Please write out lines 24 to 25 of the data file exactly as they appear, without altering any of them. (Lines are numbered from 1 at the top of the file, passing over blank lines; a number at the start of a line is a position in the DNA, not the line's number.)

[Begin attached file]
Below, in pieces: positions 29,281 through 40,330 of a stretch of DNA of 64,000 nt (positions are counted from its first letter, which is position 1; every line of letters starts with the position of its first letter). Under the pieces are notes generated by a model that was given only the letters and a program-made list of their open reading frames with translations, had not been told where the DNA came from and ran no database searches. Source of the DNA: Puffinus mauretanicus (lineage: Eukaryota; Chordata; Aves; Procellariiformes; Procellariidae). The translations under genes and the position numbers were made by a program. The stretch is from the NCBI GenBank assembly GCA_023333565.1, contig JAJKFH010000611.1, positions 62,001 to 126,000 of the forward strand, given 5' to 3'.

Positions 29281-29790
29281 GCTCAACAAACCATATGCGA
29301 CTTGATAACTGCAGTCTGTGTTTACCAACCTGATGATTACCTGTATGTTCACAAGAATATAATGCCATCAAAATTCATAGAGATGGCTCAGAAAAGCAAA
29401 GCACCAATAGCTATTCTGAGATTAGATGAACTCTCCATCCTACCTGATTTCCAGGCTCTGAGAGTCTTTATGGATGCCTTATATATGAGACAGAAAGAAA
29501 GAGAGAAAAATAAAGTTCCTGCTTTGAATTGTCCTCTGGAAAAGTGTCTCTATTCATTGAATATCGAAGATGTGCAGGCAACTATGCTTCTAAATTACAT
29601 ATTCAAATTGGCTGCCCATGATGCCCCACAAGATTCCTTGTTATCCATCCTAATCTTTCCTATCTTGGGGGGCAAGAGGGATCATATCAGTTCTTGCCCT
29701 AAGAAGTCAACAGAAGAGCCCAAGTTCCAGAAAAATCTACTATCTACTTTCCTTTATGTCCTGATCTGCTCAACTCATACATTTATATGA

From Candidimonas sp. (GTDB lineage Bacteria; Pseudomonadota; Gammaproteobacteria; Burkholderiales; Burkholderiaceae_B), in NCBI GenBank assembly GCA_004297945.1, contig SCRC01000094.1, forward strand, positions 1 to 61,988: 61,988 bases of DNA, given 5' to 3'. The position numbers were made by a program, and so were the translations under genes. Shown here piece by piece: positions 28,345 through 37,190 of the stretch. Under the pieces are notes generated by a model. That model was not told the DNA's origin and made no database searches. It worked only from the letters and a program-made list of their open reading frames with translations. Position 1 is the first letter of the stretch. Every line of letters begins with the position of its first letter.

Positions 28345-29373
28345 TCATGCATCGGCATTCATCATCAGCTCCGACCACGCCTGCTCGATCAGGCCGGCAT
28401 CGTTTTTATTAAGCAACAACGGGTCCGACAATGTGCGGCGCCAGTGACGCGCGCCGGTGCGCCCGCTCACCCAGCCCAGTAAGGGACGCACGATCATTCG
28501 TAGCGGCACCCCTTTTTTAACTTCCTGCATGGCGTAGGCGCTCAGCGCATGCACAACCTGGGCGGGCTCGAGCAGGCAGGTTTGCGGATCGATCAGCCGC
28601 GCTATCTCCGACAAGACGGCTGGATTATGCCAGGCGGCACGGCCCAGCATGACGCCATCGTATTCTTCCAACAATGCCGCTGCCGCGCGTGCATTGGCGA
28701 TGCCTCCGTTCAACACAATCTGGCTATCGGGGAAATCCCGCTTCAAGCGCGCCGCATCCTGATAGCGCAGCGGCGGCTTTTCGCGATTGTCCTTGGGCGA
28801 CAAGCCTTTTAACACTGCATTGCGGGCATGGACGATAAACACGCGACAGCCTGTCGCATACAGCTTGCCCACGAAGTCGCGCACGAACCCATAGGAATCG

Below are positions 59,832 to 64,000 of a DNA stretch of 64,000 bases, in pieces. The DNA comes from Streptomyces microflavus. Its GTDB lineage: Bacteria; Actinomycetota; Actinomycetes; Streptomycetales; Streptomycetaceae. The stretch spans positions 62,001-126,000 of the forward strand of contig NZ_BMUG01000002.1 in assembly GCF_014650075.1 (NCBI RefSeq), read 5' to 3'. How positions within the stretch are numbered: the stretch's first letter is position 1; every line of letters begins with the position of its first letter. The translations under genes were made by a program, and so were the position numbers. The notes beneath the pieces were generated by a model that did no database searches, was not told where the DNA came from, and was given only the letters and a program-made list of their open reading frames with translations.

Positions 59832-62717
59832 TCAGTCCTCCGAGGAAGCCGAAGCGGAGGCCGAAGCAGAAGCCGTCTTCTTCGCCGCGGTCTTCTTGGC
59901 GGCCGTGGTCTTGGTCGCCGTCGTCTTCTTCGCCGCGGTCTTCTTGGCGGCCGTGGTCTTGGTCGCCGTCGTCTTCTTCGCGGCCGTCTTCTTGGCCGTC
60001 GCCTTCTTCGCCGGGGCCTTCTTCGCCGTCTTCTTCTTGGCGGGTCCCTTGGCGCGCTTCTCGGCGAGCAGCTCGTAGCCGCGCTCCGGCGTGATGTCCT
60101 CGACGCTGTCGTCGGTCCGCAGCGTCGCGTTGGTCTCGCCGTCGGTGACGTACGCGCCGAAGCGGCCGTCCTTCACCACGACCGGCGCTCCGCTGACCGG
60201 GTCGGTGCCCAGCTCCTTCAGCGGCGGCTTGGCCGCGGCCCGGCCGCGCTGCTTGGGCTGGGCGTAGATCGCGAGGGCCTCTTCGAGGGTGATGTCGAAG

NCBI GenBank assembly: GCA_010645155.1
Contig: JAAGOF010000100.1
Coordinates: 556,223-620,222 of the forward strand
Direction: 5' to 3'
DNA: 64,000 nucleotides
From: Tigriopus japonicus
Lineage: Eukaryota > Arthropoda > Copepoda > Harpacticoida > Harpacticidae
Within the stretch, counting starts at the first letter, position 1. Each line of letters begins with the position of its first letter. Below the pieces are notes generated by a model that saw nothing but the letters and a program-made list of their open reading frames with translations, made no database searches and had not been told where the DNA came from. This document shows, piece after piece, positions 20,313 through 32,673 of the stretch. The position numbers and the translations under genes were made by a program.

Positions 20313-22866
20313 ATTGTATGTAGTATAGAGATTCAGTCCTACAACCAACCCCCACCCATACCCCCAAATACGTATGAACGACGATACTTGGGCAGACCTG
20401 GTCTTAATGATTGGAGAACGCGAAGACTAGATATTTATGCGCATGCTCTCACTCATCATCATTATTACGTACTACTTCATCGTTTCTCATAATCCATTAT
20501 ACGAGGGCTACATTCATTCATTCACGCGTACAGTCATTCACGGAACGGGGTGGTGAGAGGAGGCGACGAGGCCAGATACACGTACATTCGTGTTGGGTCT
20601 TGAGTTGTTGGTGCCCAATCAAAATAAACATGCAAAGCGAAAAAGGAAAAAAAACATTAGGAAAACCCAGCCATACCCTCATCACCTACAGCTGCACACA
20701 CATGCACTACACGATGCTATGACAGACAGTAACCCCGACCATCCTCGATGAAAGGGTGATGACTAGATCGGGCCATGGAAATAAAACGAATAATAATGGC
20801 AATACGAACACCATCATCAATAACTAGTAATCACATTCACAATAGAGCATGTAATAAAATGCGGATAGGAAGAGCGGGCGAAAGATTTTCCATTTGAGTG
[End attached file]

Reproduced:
NCBI GenBank assembly: GCA_010645155.1
Contig: JAAGOF010000100.1